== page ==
@CallMeDave true dat, its my impulsive nature to always be honest I don't think I could help it if I wanted to. My bosses always seem to be intimidating guys who know they can rattle anyone but Im always the only one in the company not afraid to tell them the truth and speak up for myself if Im bein fussed at for something I can't help and I think they both highly respect it and become bemused by it at once lol. Honestys always the best policy. If you know the name of an honest mechanic or in my case IT guy theyre worth their weight in gold.

@Wurlitzer I'm a carpenter and now I think I should put on a few pounds, and charge more. (-;


No. I just live my life. They can see me out there in the world not raping or murdering or robbing banks or being a litter bug and make whatever they want out of it. Or not. I don't care.

GwenC Level 7 Sep 25, 2018

I am glad to hear there is one more person not littering. And the rest.


I'm pretty outspoken about my lack of belief in a supernatural deity. As a humanist wedding minister, I usually am "preaching to the choir" for work, as my wedding clients are usually also non-believers, though their guests or wedding participants are often of mixed faiths.

So, through my work in delivering inspiring ceremonies, touting personal responsibility in upholding their vows, and reminding them that the success of their marriage is in their hands, by not mentioning God, a humanistic theme is presented and hopefully inspires the believers to understand that humans are responsible for themselves, regardless of a belief in deities.

Socially, most of my friends are non-believers, though just not so outspoken about it as me. When we have a believer among us, and the conversation turns to religion, as it did last night, at a full moon gathering on the beach, the dialog is brutally honest, yet non-offensive, and I noticed the believer on my left just listened quietly, knowing she was outnumbered, yet still respected all of us who were non-believers, as it's obvious we all had come to our positions thoughtfully and intelligently. Her best friend, who was not present, is also an atheist, so she might eventually come around, hehe.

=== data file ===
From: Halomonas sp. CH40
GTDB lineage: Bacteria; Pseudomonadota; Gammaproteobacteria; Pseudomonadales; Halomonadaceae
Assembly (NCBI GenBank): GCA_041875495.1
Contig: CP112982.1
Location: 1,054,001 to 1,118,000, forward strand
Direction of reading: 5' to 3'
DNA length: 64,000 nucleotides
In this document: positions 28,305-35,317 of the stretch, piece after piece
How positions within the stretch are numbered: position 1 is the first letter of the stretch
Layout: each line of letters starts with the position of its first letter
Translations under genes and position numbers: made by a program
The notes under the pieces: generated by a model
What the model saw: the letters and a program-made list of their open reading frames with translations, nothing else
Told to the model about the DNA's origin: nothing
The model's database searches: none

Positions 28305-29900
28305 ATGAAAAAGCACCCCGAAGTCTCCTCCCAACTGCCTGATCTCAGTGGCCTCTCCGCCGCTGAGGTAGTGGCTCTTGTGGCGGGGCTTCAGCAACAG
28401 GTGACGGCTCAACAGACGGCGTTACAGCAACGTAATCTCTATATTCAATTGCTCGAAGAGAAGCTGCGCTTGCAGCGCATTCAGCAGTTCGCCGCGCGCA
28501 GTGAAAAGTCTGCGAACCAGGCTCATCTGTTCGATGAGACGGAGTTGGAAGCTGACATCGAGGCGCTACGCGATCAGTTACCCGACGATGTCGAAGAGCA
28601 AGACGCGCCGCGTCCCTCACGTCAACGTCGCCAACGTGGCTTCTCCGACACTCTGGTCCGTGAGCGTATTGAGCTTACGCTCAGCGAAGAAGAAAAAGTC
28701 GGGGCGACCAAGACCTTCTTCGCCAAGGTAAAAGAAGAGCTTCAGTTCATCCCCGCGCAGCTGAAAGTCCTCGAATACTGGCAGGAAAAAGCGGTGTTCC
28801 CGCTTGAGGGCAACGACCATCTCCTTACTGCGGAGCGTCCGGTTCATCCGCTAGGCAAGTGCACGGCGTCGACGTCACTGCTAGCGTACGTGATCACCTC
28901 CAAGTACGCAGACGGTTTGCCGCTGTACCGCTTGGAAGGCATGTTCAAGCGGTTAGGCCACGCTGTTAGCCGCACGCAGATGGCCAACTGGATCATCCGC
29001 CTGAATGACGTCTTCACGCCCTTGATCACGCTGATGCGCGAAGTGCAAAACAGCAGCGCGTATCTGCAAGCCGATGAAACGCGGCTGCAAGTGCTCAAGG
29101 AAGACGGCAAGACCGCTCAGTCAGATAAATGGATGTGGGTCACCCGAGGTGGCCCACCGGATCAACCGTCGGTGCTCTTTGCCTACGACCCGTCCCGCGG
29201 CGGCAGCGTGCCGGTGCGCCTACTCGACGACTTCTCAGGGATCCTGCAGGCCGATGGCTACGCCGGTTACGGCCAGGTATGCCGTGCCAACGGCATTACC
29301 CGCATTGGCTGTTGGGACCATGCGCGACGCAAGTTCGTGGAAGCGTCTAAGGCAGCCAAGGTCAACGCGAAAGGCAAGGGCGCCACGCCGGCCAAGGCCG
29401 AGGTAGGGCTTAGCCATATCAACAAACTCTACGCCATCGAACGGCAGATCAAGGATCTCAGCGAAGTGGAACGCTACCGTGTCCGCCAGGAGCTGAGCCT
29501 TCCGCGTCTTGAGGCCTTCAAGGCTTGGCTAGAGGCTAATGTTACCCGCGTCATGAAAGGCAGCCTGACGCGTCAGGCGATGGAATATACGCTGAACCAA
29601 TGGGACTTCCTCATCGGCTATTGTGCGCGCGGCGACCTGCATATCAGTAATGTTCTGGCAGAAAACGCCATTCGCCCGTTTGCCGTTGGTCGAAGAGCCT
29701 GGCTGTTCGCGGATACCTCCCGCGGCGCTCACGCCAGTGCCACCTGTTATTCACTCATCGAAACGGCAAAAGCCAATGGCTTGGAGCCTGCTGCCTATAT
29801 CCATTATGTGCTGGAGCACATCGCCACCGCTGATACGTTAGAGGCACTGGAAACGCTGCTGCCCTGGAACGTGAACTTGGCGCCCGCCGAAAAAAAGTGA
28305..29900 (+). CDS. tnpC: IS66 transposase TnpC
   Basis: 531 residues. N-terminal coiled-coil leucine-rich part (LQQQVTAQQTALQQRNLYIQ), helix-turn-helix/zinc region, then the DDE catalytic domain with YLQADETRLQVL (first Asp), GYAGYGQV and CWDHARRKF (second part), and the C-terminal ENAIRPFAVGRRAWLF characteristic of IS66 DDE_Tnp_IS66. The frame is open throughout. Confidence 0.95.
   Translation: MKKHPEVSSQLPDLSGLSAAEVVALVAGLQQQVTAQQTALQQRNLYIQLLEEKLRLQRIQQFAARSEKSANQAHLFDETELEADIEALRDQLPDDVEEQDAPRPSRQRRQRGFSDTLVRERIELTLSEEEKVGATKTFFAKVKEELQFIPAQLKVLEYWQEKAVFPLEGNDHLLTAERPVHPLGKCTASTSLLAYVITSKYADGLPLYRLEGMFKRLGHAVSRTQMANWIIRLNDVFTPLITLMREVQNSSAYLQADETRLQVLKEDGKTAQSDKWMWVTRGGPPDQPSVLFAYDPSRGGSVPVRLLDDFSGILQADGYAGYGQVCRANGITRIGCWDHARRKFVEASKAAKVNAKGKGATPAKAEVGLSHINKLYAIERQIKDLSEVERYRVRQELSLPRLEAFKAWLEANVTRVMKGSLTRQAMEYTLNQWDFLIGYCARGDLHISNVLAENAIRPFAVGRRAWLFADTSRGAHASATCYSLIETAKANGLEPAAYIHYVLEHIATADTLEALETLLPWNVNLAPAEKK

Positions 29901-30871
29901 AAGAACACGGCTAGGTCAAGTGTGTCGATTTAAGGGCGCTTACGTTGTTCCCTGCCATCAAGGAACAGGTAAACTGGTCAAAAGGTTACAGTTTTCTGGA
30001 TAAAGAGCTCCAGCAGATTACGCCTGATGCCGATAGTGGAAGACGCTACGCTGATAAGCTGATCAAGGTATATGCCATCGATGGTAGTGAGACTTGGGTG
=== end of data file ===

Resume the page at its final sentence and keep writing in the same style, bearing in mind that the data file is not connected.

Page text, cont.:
At home, at my condo complex, I'm surrounded by religious folks who know I'm atheist. The climate of disrespect toward me is slowly changing for the better, but slowly, slowly. There are still some folks who consider anything I say to be a lie, because I'm atheist, so in their minds I can't possibly be telling the truth. I have been mistreated by the board members of the homeowners association in the past, but as the board members slowly get changed out, I have hope that things will continue to improve. I try to set a good example with honesty and kindness. Eventually the truth will win out over the believers who have demonized me for so long.

Happy to be a champion for showing a humanistic viewpoint in a good light as best I can. I think I have turned a lightbulb on in some believers minds, to change their prejudice against non-believers. I do it in a respectful way. I remember being a believer (maybe when I was 6 or 7) so I try to honor that part of the people I'm talking with, while turning on the light that people can be good without belief in God too!

Julie808 Level 7 Sep 25, 2018

I find great joy when "theists" thank me for helping them see the light of reason over the darkness of superstition.

For most, It takes a very very long time.

On the flip side, I also feel pity for those stuck in the quagmire of faith and dogma. So terribly sad.


I'm not in that part of the country where people ask impertinent, intrusive questions about your personal beliefs. By the time they find out I'm a godless bastard, they don't really believe it because their snap judgment of me is that I'm a good, kind person of integrity, and therefore, must be religious like them. It's a known scientific fact that people stubbornly keep their snap judgments even after evidence proves them wrong. I use that to good advantage smile009.gif

mordant Level 8 Sep 25, 2018

By this means we could alter many people's perceptions of what it is to be godless.

Yes, when they our they are surprised. Then, I'm surprised at their surprise. After all, it makes perfect sense to me.


Well, I don't litter, jaywalk, smoke, or curse (too much!) I get along with people who have different views than I do. I generally play well with others.


Yes, I do my best to live with concern for others, caring about my environment and I make every effort to leave things better than They were when I arrived. Most folks don't ask or care about my religious preference. I live without fear and take people at face value unless they show me otherwise.

Dwight Level 7 Sep 25, 2018

We're all examples wherever we are.

Yeah, but examples of what?

@Donotbelieve Anything and everything.

Sir Charles said it best:


I lead an honest life, so, yes. I am living proof gods are unnecessary.

MLinoge Level 7 Oct 1, 2018

I try to extend this to people but they’re so goddamn brainwashed that it’s no use

snifflz Level 7 Sep 29, 2018